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Pre‐emptive merger in a composite good framework

Pre‐emptive merger in a composite good framework Purpose – The purpose of this paper is to study the question of pre‐emptive merger decisions in a composite good framework where these goods have both competitive and complementary features. Design/methodology/approach – The paper constructs a model of partial mergers when there are three firms and three goods in the production network, but consumers need only two goods to complete their consumption. This means, two of the firms produce two competing brands while the other firm produces any complementary product. Then under vertical merger cooperation takes place between two firms producing mutually compatible or complementary goods, whereas horizontal integration occurs when cooperating firms produce goods substitutes to each other. Findings – In such a framework, partial mergers inflict strong negative externalities on the outside firms. The paper shows that loss of profits to the non‐integrated firm is higher under horizontal integration than that under vertical integration; hence pre‐emptive incentives for vertical merger are always larger. The paper clearly distinguishes between private incentives and pre‐emptive incentives for merger. If so desired, the vertically merged firm could foreclose the market of the outside firm and emerge as monopoly. Interestingly, foreclosing in our model is never optimal. The paper also provides a welfare analysis. While all‐firm merger maximizes social welfare, under vertical merger consumers are always better off. Industry profit also goes up if the goods are not so close substitutes. Originality/value – This appears to be the first paper that discusses the question of pre‐emptive mergers in a framework of composite goods. Since, in the structure presented a horizontal merger always reduces welfare, one implication of the result is that the antitrust authority should not remain indifferent to the forms of merger actually taking place in a country. http://www.deepdyve.com/assets/images/DeepDyve-Logo-lg.png Indian Growth and Development Review Emerald Publishing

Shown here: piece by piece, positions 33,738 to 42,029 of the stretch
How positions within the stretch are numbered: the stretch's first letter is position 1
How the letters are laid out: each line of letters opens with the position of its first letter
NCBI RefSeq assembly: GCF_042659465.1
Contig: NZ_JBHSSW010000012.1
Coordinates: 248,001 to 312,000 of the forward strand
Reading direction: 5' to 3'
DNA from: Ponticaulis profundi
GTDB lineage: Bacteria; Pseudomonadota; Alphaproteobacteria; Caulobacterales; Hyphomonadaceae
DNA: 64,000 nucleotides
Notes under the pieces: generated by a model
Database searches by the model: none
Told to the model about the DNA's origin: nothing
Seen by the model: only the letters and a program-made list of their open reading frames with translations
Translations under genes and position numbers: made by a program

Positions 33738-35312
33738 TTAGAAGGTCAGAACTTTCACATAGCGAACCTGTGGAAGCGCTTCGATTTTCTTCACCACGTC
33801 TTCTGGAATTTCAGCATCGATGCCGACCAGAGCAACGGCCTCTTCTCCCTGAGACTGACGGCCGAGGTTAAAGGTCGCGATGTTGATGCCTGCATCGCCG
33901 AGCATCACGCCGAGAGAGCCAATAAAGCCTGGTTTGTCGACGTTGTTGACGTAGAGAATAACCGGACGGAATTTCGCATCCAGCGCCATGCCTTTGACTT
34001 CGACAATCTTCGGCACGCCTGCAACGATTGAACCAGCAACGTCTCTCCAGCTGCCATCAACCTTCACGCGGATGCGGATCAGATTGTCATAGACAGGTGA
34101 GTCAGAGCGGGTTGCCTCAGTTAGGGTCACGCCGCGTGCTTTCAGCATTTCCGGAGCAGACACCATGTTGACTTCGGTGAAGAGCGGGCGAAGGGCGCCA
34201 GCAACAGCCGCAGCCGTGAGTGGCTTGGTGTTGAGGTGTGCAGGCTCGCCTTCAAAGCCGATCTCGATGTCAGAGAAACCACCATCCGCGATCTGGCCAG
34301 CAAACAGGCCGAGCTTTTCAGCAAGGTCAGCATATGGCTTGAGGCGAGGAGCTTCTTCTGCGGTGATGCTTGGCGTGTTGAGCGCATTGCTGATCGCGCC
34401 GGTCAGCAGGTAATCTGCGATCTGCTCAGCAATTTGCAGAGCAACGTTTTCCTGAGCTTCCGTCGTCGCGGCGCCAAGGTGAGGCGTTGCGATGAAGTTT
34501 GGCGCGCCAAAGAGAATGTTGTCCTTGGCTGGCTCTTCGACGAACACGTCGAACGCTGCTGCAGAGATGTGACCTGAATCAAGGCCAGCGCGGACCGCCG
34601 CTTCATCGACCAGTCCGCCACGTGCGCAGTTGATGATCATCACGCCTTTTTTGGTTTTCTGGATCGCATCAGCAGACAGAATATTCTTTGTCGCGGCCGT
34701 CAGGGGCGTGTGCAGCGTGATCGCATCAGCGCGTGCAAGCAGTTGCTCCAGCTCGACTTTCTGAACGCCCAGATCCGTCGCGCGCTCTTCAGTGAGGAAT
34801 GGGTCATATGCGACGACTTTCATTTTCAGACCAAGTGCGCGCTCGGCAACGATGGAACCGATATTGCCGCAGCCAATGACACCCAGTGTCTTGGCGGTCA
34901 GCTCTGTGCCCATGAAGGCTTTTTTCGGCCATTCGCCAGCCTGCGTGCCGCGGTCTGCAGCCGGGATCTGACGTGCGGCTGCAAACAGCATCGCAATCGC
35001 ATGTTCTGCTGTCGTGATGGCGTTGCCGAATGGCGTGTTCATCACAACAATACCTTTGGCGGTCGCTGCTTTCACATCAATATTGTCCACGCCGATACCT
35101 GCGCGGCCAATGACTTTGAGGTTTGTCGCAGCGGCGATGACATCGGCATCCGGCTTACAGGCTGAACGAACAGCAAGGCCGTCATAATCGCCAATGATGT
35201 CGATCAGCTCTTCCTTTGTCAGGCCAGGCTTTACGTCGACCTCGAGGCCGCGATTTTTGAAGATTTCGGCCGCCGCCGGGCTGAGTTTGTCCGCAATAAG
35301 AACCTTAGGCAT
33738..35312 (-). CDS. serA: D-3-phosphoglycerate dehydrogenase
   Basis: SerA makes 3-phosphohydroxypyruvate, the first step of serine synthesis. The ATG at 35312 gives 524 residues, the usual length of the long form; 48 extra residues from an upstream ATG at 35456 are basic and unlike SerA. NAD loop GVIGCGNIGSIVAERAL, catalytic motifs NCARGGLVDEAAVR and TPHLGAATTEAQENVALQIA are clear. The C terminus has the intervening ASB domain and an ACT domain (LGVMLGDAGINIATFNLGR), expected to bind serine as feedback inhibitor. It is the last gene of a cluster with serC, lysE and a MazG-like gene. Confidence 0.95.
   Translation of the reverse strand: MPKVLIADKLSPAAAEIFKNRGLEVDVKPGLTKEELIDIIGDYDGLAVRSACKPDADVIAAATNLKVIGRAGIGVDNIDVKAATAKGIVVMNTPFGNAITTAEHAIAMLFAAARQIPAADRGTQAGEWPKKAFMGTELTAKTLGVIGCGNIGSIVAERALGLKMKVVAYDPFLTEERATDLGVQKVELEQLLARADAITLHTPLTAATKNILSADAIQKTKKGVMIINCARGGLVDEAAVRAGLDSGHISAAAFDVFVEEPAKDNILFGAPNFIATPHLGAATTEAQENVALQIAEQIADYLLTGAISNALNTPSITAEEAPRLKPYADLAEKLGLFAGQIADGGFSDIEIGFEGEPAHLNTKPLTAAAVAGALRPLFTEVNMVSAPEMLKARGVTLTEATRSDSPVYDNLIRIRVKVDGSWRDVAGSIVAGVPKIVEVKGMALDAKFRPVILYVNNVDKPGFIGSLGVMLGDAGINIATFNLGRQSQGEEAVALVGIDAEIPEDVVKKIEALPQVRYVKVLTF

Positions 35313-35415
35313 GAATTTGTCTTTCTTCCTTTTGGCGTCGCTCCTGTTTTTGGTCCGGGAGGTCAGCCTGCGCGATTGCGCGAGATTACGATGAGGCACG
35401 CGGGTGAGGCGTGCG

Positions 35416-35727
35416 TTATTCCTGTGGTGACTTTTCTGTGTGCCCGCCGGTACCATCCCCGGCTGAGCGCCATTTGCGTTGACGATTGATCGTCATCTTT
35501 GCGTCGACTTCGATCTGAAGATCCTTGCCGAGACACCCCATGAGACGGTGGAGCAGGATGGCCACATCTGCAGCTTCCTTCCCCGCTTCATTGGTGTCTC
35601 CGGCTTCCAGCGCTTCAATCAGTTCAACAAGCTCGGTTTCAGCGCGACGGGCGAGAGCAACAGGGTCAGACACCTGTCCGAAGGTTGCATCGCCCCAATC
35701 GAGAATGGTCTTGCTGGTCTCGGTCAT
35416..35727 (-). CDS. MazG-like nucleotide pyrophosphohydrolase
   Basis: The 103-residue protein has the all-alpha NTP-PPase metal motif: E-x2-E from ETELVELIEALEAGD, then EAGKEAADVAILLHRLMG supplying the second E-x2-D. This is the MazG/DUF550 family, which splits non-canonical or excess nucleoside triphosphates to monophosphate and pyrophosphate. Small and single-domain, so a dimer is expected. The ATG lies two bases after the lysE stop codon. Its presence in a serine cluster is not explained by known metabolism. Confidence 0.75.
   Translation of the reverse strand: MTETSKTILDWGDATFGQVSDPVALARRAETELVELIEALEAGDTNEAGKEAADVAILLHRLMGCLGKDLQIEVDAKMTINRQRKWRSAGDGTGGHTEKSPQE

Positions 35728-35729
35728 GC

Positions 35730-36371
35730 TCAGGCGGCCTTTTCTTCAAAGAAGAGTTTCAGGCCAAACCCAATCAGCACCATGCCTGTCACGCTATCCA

Pre‐emptive merger in a composite good framework

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Publisher
Emerald Publishing
Copyright
Copyright © 2009 Emerald Group Publishing Limited. All rights reserved.
ISSN
1753-8254
DOI
10.1108/17538250910992568
Publisher site
See Article on Publisher Site

Abstract

Purpose – The purpose of this paper is to study the question of pre‐emptive merger decisions in a composite good framework where these goods have both competitive and complementary features. Design/methodology/approach – The paper constructs a model of partial mergers when there are three firms and three goods in the production network, but consumers need only two goods to complete their consumption. This means, two of the firms produce two competing brands while the other firm produces any complementary product. Then under vertical merger cooperation takes place between two firms producing mutually compatible or complementary goods, whereas horizontal integration occurs when cooperating firms produce goods substitutes to each other. Findings – In such a framework, partial mergers inflict strong negative externalities on the outside firms. The paper shows that loss of profits to the non‐integrated firm is higher under horizontal integration than that under vertical integration; hence pre‐emptive incentives for vertical merger are always larger. The paper clearly distinguishes between private incentives and pre‐emptive incentives for merger. If so desired, the vertically merged firm could foreclose the market of the outside firm and emerge as monopoly. Interestingly, foreclosing in our model is never optimal. The paper also provides a welfare analysis. While all‐firm merger maximizes social welfare, under vertical merger consumers are always better off. Industry profit also goes up if the goods are not so close substitutes. Originality/value – This appears to be the first paper that discusses the question of pre‐emptive mergers in a framework of composite goods. Since, in the structure presented a horizontal merger always reduces welfare, one implication of the result is that the antitrust authority should not remain indifferent to the forms of merger actually taking place in a country.

Journal

Indian Growth and Development ReviewEmerald Publishing

Published: Sep 25, 2009

Keywords: Acquisitions and mergers; Classes of goods marketed; Antitrust law

References